War Memoir of Robert Ellwood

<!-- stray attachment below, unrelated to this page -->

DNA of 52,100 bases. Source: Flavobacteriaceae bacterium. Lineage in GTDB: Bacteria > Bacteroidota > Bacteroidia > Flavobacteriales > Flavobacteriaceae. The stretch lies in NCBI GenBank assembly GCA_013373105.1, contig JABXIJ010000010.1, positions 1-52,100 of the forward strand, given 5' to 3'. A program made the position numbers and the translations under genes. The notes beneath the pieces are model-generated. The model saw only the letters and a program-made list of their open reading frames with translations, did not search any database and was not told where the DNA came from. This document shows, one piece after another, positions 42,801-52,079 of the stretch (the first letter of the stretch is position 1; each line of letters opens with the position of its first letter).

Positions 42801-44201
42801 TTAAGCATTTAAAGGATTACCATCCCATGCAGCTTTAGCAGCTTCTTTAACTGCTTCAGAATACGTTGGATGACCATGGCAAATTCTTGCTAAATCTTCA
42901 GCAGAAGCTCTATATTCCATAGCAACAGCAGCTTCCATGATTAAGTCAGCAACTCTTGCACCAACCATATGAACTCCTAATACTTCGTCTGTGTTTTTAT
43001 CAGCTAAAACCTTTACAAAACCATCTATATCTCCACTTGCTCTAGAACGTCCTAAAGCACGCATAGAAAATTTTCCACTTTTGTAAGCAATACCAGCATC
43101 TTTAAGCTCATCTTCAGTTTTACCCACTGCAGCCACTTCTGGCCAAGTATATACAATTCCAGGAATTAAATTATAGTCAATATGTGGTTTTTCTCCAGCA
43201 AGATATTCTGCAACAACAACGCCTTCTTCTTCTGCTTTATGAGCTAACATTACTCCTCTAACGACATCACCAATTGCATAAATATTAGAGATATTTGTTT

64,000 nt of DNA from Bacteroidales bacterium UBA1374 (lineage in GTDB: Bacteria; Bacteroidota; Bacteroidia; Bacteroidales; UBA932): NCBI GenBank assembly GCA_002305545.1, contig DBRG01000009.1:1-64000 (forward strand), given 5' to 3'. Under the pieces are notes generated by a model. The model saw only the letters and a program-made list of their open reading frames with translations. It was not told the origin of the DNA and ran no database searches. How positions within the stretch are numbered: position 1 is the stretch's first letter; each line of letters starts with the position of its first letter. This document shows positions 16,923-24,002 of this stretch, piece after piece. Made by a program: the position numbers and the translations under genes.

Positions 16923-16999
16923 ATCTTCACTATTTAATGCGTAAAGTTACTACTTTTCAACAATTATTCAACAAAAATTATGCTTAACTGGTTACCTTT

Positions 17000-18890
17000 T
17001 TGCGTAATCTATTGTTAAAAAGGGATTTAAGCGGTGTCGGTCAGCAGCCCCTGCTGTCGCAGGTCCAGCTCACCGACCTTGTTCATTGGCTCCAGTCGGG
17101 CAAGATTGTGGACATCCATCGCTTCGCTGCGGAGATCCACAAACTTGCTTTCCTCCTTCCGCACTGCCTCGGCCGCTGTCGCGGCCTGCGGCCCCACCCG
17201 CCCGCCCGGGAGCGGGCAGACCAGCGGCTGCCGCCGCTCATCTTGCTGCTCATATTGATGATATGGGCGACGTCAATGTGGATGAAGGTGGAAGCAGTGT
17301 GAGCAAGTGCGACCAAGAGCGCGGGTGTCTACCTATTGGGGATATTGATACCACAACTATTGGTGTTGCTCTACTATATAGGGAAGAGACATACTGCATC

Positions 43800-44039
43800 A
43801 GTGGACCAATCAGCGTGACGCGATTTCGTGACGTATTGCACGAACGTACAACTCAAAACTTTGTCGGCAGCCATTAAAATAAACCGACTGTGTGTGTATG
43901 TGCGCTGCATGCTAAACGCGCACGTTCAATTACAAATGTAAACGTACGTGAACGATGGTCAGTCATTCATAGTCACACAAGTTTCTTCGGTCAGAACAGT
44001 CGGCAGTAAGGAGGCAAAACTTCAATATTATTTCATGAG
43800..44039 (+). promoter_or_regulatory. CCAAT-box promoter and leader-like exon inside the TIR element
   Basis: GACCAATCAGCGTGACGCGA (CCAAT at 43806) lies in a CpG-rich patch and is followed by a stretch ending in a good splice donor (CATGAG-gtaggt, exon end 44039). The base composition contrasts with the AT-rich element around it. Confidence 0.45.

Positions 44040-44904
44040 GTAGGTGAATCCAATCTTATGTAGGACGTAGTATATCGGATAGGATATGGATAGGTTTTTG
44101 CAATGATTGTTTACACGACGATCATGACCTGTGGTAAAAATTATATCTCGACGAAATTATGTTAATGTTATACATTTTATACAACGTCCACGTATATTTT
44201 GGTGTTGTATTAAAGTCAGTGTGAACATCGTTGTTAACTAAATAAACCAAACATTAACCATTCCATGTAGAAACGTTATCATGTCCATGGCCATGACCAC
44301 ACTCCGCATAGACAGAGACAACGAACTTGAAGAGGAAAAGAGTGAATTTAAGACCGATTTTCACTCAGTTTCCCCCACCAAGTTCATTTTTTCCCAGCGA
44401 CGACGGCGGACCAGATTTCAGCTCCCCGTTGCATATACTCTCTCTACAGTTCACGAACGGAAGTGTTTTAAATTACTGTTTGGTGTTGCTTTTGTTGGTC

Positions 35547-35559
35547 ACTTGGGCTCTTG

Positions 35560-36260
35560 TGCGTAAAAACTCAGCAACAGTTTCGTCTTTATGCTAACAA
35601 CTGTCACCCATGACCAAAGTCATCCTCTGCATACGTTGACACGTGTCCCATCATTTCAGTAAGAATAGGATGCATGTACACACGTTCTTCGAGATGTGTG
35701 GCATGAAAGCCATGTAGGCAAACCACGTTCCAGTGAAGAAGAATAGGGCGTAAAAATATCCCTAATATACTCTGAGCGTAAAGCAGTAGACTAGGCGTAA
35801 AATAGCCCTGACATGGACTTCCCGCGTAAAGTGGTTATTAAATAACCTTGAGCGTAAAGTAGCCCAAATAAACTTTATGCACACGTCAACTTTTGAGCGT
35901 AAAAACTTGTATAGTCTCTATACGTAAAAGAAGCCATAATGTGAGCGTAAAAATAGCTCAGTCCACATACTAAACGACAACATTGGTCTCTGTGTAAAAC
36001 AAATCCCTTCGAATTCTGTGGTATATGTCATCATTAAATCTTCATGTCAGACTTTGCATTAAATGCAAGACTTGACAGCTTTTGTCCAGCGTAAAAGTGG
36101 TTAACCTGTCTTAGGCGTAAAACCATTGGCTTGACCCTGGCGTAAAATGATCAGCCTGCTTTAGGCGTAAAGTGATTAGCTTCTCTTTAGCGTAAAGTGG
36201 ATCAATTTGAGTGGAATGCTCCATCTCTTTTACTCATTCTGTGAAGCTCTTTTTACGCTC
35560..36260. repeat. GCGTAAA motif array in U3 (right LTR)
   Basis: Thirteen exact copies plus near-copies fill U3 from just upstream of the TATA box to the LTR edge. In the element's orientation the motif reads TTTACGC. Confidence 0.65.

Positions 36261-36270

Ellwood: For the Light Horse training included swimming 500-odd horses across the Nile below what place they called the barrage. Well, to do that you can imagine it would take some organisation and the way it was done I think would be very interesting you know because you ask any people or anybody even an bushman and all the rest of it how he would put 500 horses across a stream, he just would be nonplussed for a while but we took these 500 horses on an endless rope and that endless rope was made up of what they call small head ropes or line ropes they were. They were ropes about 3’6″ or more, 4′ and they had a peg at one end and they had a loop at the other end and that was how they were joined up and the horse, we then had on his headstall they had a ring underneath the chin and we had a head rope which for ceremonial purposes and for other purposes was hung around the horse’s neck and tied in a little know – you’ve seen those white things around a horse’s neck and that then was tied, the end of that was tied on to this inch rope and the endless rope of course was then started off with the first, second and third or fourth horses all joined up and one man leading the first horse and he’d go and he’d swim and the others were all connected up them one after the other, can you follow? They would be all connected up one after the other. We moved 500 horses across that way and only three or four men got wet and we only lost one horse and he was a horse that didn’t seem to have any idea how to swim, he simply lost his head and went up and down in the water, but we got the whole of the 500 horses across in that way and that was something that’s always stood out in my mind as being extraordinarily well-organised and well-founded.